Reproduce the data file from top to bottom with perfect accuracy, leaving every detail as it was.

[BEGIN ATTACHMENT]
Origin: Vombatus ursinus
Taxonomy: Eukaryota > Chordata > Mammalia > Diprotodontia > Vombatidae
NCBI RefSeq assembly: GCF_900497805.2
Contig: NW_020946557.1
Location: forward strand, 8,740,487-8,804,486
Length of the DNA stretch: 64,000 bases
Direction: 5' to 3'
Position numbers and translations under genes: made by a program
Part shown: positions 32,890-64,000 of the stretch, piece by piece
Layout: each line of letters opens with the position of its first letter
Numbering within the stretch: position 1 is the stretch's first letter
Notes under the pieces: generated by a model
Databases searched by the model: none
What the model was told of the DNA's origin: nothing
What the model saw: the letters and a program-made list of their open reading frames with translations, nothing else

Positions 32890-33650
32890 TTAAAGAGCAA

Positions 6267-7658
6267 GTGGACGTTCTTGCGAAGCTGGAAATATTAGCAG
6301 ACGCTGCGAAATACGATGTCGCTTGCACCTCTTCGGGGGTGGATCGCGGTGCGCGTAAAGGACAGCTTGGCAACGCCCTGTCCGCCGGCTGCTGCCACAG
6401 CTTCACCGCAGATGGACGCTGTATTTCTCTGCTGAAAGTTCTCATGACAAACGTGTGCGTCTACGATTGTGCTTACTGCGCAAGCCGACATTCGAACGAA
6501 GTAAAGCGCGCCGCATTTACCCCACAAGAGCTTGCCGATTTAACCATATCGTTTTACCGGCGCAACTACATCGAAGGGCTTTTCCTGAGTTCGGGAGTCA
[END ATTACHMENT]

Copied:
Origin: Vombatus ursinus
Taxonomy: Eukaryota > Chordata > Mammalia > Diprotodontia > Vombatidae
NCBI RefSeq assembly: GCF_900497805.2
Contig: NW_020946557.1
Location: forward strand, 8,740,487-8,804,486
Length of the DNA stretch: 64,000 bases
Direction: 5' to 3'
Position numbers and translations under genes: made by a program
Part shown: positions 32,890-64,000 of the stretch, piece by piece
Layout: each line of letters opens with the position of its first letter
Numbering within the stretch: position 1 is the stretch's first letter
Notes under the pieces: generated by a model
Databases searched by the model: none
What the model was told of the DNA's origin: nothing
What the model saw: the letters and a program-made list of their open reading frames with translations, nothing else

Positions 32890-33650
32890 TTAAAGAGCAA

Positions 6267-7658
6267 GTGGACGTTCTTGCGAAGCTGGAAATATTAGCAG
6301 ACGCTGCGAAATACGATGTCGCTTGCACCTCTTCGGGGGTGGATCGCGGTGCGCGTAAAGGACAGCTTGGCAACGCCCTGTCCGCCGGCTGCTGCCACAG
6401 CTTCACCGCAGATGGACGCTGTATTTCTCTGCTGAAAGTTCTCATGACAAACGTGTGCGTCTACGATTGTGCTTACTGCGCAAGCCGACATTCGAACGAA
6501 GTAAAGCGCGCCGCATTTACCCCACAAGAGCTTGCCGATTTAACCATATCGTTTTACCGGCGCAACTACATCGAAGGGCTTTTCCTGAGTTCGGGAGTCA